WATCH NOW: Green blasts Milo as ‘Never Trump Liberal’ in Republican congressional contest

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A leading candidate in the Republican primary race for Northwest Indiana’s congressional seat released a new campaign ad Wednesday branding her most prominent opponent as a “Never Trump Liberal.”

Jennifer-Ruth Green, of Crown Point, also claims in the 30-second commercial set to air on Fox News and streaming platforms that former LaPorte Mayor Blair Milo “struggled” to decide between Republican Donald Trump and Democrat Hillary Clinton in the 2016 presidential election, and failed to support Trump’s strict immigration policies.

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“Blair Milo claims she is a conservative. Don’t be fooled,” the ad warns.

It then shifts to a positive depiction of Green, declaring her “the real conservative for Congress” and highlighting Green’s experience as an Air Force combat veteran, endorsement by Indiana Right to Life and top-rating from the National Rifle Association.

“Green will fight woke insanity and advance Trump’s ‘America First’ policies,” the ad promises.

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The Green campaign said voters deserve to know the differences between Green and Milo as they head to the polls with less than two weeks remaining until the May 3 Republican primary election.

“No matter how much she tries to rewrite history and fool Republicans, Milo’s attacks on Trump’s immigration policies, her long record of hiking taxes and her opposition to honoring the will of Republicans who nominated President Trump in 2016 disqualify her from being the Republican nominee for Congress,” said Ashleigh Presnar, Green’s campaign manager.

Green’s accusation that Milo struggled over supporting Trump six years ago is accurate based on contemporary reporting in The Times and other news publications.

Specifically, records show Milo withdrew as a delegate to the 2016 Republican National Convention to avoid voting to officially designate Trump as the Republican presidential nominee.

“I was not convinced casting a vote for the presumptive nominee was something I could stand behind,” Milo said at the time.

“I felt if I’m not going to be able to serve in the full capacity as a voting delegate because of my own reservations about the decisions that were going to have to be made, then I needed to forgo attending the event and provide the opportunity to another who would feel more comfortable with it.”

But Milo insisted after Green’s ad came out Wednesday that she twice voted for Trump for president and otherwise has “a perfect Republican vote history.”

She’s also expressed Trump-like doubts about the outcome of the 2020 presidential election and has called for further investigations of the result “to ensure that people feel trust in the electoral process.”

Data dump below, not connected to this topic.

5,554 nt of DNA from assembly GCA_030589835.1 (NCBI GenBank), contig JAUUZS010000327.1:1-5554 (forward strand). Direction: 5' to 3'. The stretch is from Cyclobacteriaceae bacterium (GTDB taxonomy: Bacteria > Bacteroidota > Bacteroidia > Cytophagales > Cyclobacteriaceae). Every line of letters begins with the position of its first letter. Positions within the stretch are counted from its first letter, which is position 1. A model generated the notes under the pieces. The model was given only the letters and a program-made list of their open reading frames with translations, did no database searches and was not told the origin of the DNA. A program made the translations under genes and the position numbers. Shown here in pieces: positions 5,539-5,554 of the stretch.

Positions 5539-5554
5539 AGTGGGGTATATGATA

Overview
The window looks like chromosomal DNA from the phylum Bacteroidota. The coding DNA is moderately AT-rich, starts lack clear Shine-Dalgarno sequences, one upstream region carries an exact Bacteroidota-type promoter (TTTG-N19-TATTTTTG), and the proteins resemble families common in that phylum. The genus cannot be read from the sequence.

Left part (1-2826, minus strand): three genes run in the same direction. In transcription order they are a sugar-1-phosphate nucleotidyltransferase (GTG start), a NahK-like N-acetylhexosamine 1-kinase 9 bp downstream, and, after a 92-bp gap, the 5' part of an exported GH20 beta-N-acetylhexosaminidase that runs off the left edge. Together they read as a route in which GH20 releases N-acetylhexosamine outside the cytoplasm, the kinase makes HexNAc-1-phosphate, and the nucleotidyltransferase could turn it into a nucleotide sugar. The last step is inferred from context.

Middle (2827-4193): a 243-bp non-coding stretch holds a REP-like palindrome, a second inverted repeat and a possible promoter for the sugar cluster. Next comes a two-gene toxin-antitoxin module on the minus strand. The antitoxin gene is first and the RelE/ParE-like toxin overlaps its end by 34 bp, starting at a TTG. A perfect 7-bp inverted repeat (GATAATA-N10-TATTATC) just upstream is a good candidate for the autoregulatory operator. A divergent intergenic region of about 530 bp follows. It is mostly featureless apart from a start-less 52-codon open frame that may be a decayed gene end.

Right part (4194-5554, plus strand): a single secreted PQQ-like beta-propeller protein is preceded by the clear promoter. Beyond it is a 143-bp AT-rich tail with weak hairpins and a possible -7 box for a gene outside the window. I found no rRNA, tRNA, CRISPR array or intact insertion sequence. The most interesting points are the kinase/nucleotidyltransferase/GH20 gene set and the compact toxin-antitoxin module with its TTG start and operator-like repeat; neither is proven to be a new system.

In addition, Milo noted Green most recently participated in a primary election by voting a Democratic ballot in 2018 — echoing a fact repeatedly cited by Mark Leyva, of Highland, another prominent candidate in the GOP congressional race.

“Jennifer-Ruth Green last voted in a primary as a Democrat yet wants us to nominate her for Congress?” Milo asked.

Milo said she reached out to Green last week suggesting they both remain focused on key policies in the final days of the campaign, only to be told Green already had decided to go negative and would be targeting Milo as the GOP campaign comes to an end.

“It was my hope this primary could remain positive and focused on issues. Jennifer-Ruth has rejected that approach and instead chosen a negative campaign, which is a clear sign she thinks she’s losing,” Milo said.

Milo also expressed concern that Green’s negative campaigning could jeopardize the hard work of Northwest Indiana Republicans to finally put the Region’s congressional seat within reach after nine consecutive decades of losses.

Indeed, two organizations that predict the outcome of the nation’s 435 U.S. House contests every two years recently reclassified Indiana’s 1st Congressional District of Lake, Porter and northwest LaPorte County, including Milo’s hometown of LaPorte, as “Leans Democratic,” instead of “Likely Democratic.”

Both the Cook Political Report and Sabato’s Crystal Ball said the changes reflect the participation of Green and Milo, quality Republican candidates capable of raising money, who may have a chance to knock off first-term U.S. Rep. Frank J. Mrvan, D-Highland, if it turns out to be a better than expected year for the GOP.

Kyle Hupfer, chairman of the Indiana Republican Party, said he believes Hoosier Republicans are ready to send the message that Mrvan is through.

“It’s clear voters in Indiana’s First Congressional District are tired of the failed policies of the Joe Biden-Frank Mrvan agenda that are fueling skyrocketing inflation,” Hupfer said.

It’s not yet known whether or how the forecast will shift if, for example, Leyva wins the GOP nomination, as he has in eight Northwest Indiana congressional elections since 2002.

Also running in the GOP primary are Martin Lucas, of Schererville; Nicholas Pappas, of Portage; Ben Ruiz, of East Chicago; and Aaron Storer, of Schererville.

Either way, Mrvan is certain to have more money in the bank heading into the general election campaign than either Green, Milo or Leyva following the bruising Republican primary.

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